A Distinguished Race

18/03/2010 § Leave a comment

Part One. Presented by Evolutionary Biologist Steve Jones
BBC World Service, Programe: Discovery
Aired 11/4/2010 (audio fail no longer availiable)

“if we were to talke a walk , a long walk from England over the channel, though europe into western asia, into eastern asia, and then were to double back on ourselves and to travel though the mediteraninan region into africa. What we would see are gradual changes from one human population to another. So yes, we see diffeneces from one extreme to another but those diffences grade gradually from one another, differences in skin pigmentation and other physical features. And so this clearly indicates that this veriation is like a gradient, its clinal in its distribution and there are very few if any abrupt discontinueties that would allow us to erect any distinct ratial or other named categories.”

Nina Cheblonski, Pincelvania University

“We shade into eachother, its there more or less black and white.”
Melononin is what what is mostly responsible for our colour and there is some eveidence that there has been three populations which have lost this independantly of eachother thoughout our long history.
1. well over 100 000 year ago – an extinct race of humanity
2. western uropeans
3. eastern asians
Why did we go light coloured? – to capture precious uvb to produce Vitamin D  and make us reproductively productive.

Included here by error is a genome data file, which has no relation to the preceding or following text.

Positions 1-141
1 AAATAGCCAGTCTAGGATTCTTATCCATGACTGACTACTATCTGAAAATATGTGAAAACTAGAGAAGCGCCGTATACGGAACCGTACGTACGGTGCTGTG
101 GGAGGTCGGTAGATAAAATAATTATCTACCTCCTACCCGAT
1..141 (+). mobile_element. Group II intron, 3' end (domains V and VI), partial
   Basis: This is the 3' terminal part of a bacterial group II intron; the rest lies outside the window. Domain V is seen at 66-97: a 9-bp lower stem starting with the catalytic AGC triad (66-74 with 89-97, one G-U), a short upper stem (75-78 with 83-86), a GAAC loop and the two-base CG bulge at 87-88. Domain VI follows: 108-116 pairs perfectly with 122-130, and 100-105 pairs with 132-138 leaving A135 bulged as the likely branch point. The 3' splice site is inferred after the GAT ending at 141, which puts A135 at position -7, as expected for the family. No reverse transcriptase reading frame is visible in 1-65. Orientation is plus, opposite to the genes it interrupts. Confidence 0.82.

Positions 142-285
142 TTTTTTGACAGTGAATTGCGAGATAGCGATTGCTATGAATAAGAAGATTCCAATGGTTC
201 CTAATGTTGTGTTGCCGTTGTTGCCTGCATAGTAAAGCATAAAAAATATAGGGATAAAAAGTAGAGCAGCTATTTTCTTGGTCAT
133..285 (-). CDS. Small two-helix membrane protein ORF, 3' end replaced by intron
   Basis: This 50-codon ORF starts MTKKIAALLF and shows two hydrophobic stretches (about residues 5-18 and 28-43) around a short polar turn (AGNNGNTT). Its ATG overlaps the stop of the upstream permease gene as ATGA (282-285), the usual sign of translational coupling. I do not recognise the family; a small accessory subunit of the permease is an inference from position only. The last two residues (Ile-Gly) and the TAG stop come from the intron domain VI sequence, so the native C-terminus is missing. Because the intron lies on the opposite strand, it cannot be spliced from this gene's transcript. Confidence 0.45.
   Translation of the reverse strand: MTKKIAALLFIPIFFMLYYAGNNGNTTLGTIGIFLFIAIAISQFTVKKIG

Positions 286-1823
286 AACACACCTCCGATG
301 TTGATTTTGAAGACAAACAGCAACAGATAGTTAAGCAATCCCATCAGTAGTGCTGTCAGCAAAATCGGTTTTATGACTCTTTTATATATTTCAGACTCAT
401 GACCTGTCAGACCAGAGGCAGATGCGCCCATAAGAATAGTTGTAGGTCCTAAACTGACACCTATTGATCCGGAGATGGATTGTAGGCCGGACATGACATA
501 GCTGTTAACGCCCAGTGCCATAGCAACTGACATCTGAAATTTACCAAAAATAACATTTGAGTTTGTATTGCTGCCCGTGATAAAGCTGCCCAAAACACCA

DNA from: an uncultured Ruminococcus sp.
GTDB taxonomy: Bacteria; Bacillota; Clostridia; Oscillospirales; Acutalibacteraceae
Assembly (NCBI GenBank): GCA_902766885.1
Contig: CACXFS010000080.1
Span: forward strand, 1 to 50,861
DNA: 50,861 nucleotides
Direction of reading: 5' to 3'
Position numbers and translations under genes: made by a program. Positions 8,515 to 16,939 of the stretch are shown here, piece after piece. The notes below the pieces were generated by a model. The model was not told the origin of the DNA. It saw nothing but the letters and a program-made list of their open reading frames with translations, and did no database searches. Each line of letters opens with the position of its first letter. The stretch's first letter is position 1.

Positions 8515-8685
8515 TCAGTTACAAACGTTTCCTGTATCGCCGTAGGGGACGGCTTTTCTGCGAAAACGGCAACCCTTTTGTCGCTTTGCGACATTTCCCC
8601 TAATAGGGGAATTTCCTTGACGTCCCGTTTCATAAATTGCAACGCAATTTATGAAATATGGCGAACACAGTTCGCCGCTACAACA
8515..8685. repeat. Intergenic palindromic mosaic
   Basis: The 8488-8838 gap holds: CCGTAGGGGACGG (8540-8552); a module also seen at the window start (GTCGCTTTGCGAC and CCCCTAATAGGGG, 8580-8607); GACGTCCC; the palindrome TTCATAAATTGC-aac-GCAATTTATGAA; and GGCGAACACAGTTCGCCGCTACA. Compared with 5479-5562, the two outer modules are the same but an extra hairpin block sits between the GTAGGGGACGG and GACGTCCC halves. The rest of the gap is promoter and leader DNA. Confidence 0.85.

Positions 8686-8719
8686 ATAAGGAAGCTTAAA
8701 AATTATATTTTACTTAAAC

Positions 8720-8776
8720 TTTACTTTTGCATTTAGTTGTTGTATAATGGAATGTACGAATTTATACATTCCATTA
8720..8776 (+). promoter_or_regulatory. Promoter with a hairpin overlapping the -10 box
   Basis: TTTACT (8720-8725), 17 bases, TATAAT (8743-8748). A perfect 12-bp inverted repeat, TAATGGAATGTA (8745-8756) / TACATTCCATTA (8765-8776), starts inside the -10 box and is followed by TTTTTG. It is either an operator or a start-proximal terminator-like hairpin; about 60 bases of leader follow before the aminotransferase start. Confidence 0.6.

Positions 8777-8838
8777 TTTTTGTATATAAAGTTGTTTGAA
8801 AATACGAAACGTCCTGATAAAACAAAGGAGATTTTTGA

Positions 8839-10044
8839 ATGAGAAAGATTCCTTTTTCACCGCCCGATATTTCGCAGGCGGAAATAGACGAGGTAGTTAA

Not getting enough Vitamin D has similar affects to rickets in children, bowing of legs and deformation of pelvis. In adults it means softening of bones and longterm depression of immune system and can include hightend suseptability to some cancers.

“Western Europeans clearly had this mutation but equally lightly pigmented eastern asians did not. the conclussion then was: people in aisia had lost pigment independantly, so this has now happned twice then in modern population.”

When talking about eyes, they split into only two groups: blue eye colour and non-blue eye colour. ie. all non-blue eye colours, apart from appearance are the same.
Eyes that appear blue in colour, let in more light than brown or hazel. The idea is, that living up north with long and extremeley dark winter months, populations evolved, one hypothesis is that the amount of sunlight that is able to enter the eye has an influence on the likleyhood of depression, wich seems to have an amazing impact on the natural selection that occured in order to create eyes with this quality, wich appear to us as blue in colour.

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